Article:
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Postby John *.?-!.* cub owner » Fri Aug 27, 2004 6:49 pm

Flushing a gas tank with water may make it safe enough to sand on, etc. but not for welding. When I was fairly young a neighbor brought an old barrel down that he wanted dad to cut then end out of. It had held gasoline, but not for several years. they rinsed it out a couple times and then Dad fired up his welder to cut the end out. Thank goodness the plugs were out of the barrel. There was a boom and the concussion blew leaves off the tree directly over the bung hole in the barrel. No injuries, but 2 very startled men.
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Postby beaconlight » Fri Aug 27, 2004 8:57 pm

I have repaired a number of gas tanks. I solder them with a soldering iron. I put an air hose in so that fresh air is running all the time. Gas fumes are explosive from some where about 14% gas to about 40% if I remember the numbers correctly. The air constantly running keeps the air fume mixture in the non explosive range. This would work for sanding or wirebrush8ing for painting.
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Gas tank

Postby S.H.A.F.T. » Sat Aug 28, 2004 8:11 am

The proper way to inert a tank is to add dry ice. THe CO2 given off my the substance will create a non-explosive atmosphere within the tank. The dry ice will sublime completely and there is nothing more to do or get rid of. You must wait a bit so that the CO2 gas will displace the air in the tank.

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Welding...

Postby allenlook » Sat Aug 28, 2004 10:15 am

I don't plan on welding directly on the gas tank itself, actually I was thinking of welding those missing clips onto the front of the hood assembly! But it's too close for comfort anyway with all that electricity shootin' around.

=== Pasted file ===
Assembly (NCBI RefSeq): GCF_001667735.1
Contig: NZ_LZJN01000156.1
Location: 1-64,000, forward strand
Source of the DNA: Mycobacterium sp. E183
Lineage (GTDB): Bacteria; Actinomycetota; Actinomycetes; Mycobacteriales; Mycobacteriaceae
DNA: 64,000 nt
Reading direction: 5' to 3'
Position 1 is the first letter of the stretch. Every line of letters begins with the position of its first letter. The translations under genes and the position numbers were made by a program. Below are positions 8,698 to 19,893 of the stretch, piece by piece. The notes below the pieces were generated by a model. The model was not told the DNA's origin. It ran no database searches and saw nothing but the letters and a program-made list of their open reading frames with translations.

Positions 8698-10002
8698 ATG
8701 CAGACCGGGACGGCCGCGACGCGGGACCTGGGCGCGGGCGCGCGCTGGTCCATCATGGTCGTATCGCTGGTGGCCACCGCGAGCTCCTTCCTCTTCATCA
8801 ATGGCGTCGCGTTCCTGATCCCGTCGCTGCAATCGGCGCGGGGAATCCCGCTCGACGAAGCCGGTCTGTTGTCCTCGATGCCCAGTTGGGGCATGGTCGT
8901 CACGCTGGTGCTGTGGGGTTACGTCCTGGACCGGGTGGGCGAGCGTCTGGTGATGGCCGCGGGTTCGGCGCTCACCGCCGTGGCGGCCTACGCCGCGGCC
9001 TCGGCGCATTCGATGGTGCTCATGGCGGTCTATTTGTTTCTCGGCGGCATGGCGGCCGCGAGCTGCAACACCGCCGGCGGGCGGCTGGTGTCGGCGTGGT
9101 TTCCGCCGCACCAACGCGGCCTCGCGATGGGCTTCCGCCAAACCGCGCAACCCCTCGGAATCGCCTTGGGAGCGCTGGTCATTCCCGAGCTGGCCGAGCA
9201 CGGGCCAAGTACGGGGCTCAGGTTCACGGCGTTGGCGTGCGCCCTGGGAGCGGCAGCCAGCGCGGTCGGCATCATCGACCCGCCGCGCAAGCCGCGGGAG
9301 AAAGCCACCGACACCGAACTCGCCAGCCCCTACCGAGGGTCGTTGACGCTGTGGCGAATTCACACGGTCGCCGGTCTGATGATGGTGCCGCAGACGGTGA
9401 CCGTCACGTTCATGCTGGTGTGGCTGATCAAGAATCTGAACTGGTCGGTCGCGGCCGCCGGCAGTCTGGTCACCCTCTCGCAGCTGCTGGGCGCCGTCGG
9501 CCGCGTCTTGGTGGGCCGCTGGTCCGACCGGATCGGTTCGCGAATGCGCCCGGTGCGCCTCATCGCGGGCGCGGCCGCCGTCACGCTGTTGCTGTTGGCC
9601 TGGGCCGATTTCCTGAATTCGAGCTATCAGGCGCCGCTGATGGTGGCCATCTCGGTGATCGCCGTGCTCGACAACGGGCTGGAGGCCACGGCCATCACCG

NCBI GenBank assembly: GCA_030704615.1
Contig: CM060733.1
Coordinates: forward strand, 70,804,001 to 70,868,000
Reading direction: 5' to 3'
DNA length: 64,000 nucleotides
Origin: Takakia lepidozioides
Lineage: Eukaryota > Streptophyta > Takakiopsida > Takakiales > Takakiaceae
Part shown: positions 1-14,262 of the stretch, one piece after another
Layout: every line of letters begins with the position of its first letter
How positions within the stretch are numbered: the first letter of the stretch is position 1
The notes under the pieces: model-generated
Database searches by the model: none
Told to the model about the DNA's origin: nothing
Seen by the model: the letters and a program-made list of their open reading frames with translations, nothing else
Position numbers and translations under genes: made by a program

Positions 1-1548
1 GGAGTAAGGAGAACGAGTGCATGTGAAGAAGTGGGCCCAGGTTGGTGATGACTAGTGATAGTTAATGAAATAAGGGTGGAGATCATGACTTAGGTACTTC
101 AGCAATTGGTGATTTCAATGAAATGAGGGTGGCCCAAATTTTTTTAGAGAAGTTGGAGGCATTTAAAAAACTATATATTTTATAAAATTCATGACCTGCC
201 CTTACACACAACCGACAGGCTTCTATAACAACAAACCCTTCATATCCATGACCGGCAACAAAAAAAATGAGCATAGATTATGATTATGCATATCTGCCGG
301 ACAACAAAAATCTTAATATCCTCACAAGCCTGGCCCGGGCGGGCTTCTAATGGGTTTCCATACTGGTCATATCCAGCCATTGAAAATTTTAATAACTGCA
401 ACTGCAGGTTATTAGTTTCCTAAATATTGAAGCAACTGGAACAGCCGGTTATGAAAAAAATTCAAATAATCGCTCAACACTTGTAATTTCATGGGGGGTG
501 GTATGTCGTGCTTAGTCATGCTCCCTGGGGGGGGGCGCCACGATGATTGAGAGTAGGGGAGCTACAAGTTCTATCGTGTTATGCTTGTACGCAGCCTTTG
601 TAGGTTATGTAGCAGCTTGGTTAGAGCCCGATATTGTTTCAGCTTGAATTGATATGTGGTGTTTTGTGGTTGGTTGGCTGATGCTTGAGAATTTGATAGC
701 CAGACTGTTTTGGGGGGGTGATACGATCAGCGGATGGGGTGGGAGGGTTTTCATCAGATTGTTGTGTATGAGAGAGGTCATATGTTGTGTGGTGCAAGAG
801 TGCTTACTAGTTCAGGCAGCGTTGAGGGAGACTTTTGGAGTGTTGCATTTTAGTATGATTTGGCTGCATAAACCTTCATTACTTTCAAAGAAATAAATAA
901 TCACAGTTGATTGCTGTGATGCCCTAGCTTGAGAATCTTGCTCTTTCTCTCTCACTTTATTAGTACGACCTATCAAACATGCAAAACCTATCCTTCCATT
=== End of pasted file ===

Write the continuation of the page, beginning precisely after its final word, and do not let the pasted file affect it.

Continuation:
I'd be just as happy bolting them on truth be told...
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Postby johnbron » Sat Aug 28, 2004 10:42 am

I had no problem welding the hood clips & the head-light mounting bolts to the hood with no #*#-BANG~OR~EXPLOSION-#*#, Maybe I should count my lucky Sparks Huh?.

BTY, I used a 110 powered mig welder.
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Never welded...

Postby allenlook » Sat Aug 28, 2004 4:56 pm

I've never welded, but maybe I could handle something like that - I'd just have to repaint where I burned the paint off :shock: :?
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Postby beaconlight » Sat Aug 28, 2004 9:29 pm

I hear what you are saying about dry ice and it is a true best way. Equally true if someone had access to nitrogen tanks or another inert gas they could keep the tank filled with that, but how many of us have these at our finger tips. Most all of us have an air compressor that we can use with a continuous stream of air to keep the gas to air mixture in the non explosive range. That is of course after emptying it out and cleaning other ways
Any old telephone man that had to test man holes or cable vaults knows about the upper limit of explosion where the percentage of explosive gas is so high in regards to oxygen that it is not explosive and the lower linit of explosion where the explosive gas percentage is so low that it is no longer explosive and need to ventilate to keep it that way. Just watch out for that guy in the middle, he will take you to your maker.